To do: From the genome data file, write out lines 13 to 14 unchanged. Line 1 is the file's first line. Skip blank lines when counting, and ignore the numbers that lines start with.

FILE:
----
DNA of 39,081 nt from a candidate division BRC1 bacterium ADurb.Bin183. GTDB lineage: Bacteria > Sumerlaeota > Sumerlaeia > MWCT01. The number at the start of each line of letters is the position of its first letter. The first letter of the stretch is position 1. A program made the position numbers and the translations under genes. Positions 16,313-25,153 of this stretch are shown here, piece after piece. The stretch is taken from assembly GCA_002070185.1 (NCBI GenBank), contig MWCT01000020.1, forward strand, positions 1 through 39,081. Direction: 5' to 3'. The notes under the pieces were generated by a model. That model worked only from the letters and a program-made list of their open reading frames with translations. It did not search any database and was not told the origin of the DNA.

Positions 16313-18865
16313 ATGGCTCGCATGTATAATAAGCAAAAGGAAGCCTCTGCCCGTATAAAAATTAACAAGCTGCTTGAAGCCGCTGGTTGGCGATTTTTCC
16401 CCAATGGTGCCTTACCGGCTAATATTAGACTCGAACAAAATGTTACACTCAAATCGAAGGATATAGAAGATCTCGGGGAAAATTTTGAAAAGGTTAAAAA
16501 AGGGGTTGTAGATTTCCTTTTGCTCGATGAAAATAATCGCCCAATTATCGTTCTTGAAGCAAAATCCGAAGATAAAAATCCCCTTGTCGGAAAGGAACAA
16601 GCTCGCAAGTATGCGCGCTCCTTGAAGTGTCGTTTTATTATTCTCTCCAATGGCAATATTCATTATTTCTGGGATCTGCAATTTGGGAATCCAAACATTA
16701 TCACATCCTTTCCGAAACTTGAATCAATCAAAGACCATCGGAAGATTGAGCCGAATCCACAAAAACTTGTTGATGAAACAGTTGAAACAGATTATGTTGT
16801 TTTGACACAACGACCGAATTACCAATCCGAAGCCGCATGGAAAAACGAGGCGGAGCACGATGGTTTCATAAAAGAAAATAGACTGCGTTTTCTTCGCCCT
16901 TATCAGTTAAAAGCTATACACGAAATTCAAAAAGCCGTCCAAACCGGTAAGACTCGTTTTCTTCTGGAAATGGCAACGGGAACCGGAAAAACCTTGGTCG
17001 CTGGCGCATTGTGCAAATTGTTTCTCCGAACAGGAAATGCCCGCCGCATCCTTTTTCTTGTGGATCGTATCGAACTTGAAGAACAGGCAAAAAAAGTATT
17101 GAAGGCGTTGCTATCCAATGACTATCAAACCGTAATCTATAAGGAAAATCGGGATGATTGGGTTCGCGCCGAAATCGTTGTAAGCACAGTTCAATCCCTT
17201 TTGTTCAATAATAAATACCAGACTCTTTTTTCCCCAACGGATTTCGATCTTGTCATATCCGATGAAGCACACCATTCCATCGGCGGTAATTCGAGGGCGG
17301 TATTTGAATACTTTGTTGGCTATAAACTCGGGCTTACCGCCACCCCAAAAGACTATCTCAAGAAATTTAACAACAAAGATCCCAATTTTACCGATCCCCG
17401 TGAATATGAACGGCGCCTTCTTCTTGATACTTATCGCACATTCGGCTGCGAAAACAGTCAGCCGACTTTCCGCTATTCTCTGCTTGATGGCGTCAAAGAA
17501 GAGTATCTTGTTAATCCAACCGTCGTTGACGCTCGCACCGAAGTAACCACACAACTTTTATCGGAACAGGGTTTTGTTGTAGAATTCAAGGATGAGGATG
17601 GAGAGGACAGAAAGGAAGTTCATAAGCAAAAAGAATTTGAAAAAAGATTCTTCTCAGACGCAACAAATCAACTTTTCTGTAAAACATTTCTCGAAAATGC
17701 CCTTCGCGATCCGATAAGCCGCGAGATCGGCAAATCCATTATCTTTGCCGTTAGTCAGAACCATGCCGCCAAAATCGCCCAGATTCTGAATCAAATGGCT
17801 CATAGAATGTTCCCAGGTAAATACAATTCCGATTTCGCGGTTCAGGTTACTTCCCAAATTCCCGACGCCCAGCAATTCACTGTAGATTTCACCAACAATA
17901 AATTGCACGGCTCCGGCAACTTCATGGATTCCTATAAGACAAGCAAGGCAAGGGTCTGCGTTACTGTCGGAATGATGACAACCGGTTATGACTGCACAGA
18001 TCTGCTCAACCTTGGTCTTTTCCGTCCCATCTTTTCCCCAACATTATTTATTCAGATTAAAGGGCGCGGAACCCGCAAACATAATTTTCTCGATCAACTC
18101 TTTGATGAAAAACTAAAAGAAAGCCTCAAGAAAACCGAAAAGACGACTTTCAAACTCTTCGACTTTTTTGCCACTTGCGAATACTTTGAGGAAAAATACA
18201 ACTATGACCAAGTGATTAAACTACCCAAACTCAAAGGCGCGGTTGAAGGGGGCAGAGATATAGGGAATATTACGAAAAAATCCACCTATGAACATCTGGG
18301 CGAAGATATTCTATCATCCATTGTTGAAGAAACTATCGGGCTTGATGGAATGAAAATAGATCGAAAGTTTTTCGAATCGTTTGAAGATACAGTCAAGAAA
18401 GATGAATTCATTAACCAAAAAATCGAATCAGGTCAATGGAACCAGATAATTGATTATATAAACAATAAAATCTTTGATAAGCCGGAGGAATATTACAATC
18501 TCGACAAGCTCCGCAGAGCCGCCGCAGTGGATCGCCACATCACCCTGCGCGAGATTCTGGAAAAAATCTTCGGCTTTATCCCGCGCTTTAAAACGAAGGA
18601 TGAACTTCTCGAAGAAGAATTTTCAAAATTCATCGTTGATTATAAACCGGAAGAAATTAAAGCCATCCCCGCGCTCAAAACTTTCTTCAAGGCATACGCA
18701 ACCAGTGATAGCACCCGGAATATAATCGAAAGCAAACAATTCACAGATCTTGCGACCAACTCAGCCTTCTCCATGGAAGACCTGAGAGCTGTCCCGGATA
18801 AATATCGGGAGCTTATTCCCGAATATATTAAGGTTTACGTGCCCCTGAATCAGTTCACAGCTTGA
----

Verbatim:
17301 TATTTGAATACTTTGTTGGCTATAAACTCGGGCTTACCGCCACCCCAAAAGACTATCTCAAGAAATTTAACAACAAAGATCCCAATTTTACCGATCCCCG
17401 TGAATATGAACGGCGCCTTCTTCTTGATACTTATCGCACATTCGGCTGCGAAAACAGTCAGCCGACTTTCCGCTATTCTCTGCTTGATGGCGTCAAAGAA